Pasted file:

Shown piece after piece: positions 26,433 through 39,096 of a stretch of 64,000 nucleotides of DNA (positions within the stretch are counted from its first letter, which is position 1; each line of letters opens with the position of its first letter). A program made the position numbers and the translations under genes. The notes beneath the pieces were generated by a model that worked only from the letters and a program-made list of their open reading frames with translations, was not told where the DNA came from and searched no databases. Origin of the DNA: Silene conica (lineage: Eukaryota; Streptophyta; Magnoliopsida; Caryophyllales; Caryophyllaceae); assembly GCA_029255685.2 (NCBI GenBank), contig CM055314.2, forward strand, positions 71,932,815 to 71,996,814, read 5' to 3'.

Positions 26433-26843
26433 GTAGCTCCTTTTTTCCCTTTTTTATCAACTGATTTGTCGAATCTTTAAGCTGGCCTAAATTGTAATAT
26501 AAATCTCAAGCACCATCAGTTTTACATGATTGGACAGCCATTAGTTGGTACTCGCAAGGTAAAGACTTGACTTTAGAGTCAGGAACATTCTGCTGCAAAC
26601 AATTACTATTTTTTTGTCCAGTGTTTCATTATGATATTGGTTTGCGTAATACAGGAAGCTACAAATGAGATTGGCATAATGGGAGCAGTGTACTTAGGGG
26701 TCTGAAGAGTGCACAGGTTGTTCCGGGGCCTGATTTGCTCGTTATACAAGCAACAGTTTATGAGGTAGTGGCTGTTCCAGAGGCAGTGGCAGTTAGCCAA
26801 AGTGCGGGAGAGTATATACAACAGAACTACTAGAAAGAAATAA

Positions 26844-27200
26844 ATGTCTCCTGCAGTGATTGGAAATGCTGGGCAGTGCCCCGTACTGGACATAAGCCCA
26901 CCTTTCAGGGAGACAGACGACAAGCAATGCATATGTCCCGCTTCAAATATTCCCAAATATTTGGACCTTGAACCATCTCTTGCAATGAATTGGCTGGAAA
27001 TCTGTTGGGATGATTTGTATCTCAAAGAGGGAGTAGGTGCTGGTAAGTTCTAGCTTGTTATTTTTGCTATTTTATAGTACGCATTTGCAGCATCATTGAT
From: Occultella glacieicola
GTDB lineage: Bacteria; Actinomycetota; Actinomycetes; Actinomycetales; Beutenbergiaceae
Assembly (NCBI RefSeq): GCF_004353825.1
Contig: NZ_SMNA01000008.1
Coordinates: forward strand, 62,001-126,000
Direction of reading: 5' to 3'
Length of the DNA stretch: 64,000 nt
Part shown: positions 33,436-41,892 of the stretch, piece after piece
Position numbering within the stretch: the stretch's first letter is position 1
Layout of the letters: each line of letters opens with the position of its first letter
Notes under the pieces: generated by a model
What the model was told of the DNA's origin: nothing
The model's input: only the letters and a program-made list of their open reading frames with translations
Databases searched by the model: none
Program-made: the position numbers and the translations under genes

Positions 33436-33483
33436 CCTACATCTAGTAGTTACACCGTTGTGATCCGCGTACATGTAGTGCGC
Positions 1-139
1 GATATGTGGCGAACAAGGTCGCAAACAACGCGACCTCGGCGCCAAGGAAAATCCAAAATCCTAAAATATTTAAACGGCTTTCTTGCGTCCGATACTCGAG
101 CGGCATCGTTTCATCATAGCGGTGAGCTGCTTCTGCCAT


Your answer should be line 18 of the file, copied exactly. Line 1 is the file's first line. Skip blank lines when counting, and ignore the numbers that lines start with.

Length of the DNA stretch: 64,000 nt